December 23, 2021


Stop, wait, go

The new coalition government in Germany, led by Social Democrat Olaf Scholz, is the first time that the SDP, the Greens, and the Liberals have joined together in a single government. The cooperation agreement, published on November 24, was the result of months of multilevel deliberations between the representatives of the three parties. In 178 pages, the text summarizes the key issues that will occupy the government over the next four years, including the response to the pandemic, foreign policy, and important legislative issues such as the increase of the minimum wage and the legal framework for gender identity. The coalition partners have declared that they have “Lust auf Neues”—a desire for something new. But the agreement contains two components which indicate a return to the status quo. 

The first is the orientation towards state investment. The three-party government intends to significantly increase both public and private investment, particularly in climate protection, digitalization, research, and infrastructure. But, beginning in 2023, public borrowing will return to the tight fiscal limits dictated by the constitutionally enshrined “debt brake,” limited to an annual 0.35 percent of GDP. The German Trade Union Confederation (Deutsche Gewerkschaftsbund, or DGB) and the Federation of German Industries (Bundesverband der Deutschen Industrie, or BDI) both recognize the need for a ten-year plan for public investment and the modernization of German infrastructure. However, each side worries about financing these investments given the tight fiscal margins anticipated in 2023. New inheritance and financial transaction taxes and an increased income tax—proposed in the electoral programs of SPD and the Greens suggested—were abandoned under pressure from the FDP.  The Confederation of German Employers’ Associations (Bundesvereinigung der Deutschen Arbeitgeberverbände, or BDA), which represents the more domestically oriented and less export dependent sectors of German business, praised the agreement (and the role of the FDP) for abandoning tax increases and adhering to the “debt brake.” Approval was echoed by Clemens Fuest, president of the ordoliberal research institute Ifo, who commended the government for refusing to take “the easy way of financing through debt” and instead to “restructure the expenditures.” But divisions among Germany’s ruling elites are made apparent by Finance Minister Christian Lindner’s (FDP) announcement of a 60 billion euro increase in the 2022 national budget devoted to green investments. Lindner has been criticized for leveraging the pandemic-induced fiscal flexibility to push forward unrelated policies.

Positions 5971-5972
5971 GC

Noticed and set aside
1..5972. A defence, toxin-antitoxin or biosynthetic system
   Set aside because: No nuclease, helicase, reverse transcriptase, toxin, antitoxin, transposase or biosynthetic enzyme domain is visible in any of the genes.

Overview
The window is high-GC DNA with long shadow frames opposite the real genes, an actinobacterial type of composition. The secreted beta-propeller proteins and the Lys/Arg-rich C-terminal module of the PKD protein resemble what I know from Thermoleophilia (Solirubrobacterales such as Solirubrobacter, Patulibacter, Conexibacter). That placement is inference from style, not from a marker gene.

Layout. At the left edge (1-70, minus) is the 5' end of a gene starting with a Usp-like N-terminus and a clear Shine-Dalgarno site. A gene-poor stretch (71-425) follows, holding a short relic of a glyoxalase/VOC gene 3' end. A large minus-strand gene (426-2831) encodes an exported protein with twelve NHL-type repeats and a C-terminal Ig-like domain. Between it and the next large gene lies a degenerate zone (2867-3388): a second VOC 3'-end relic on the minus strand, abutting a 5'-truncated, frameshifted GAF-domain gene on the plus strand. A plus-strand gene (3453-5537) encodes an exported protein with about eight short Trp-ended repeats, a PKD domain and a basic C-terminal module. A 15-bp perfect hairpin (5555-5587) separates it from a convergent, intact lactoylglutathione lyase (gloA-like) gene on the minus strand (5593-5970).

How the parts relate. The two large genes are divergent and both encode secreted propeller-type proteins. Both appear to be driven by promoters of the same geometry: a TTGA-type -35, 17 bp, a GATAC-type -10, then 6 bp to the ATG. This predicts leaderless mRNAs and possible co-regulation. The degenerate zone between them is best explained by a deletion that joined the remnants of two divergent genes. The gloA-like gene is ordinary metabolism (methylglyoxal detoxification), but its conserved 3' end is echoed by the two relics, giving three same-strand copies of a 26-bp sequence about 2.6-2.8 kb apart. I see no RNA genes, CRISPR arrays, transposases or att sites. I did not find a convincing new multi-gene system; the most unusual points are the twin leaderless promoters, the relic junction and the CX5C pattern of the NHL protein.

Second, the government’s moderate position on the Stability and Growth Pact (SGP)—the set of rules designed to promote sound public finances and curb excessive budget deficits among EU member states— has placed them partially at odds with key domestic and international actors. The coalition agreement stresses that “the SGP has proven its flexibility”—meaning it is unnecessary to soften its strict regulations to give the weakest member states some breathing space after the pandemic. In addition, the Recovery Fund remains an instrument limited in time and size, while, as the agreement notes, it is in Germany’s fundamental interest that the reconstruction program brings about a rapid and forward-looking recovery throughout Europe after the crisis.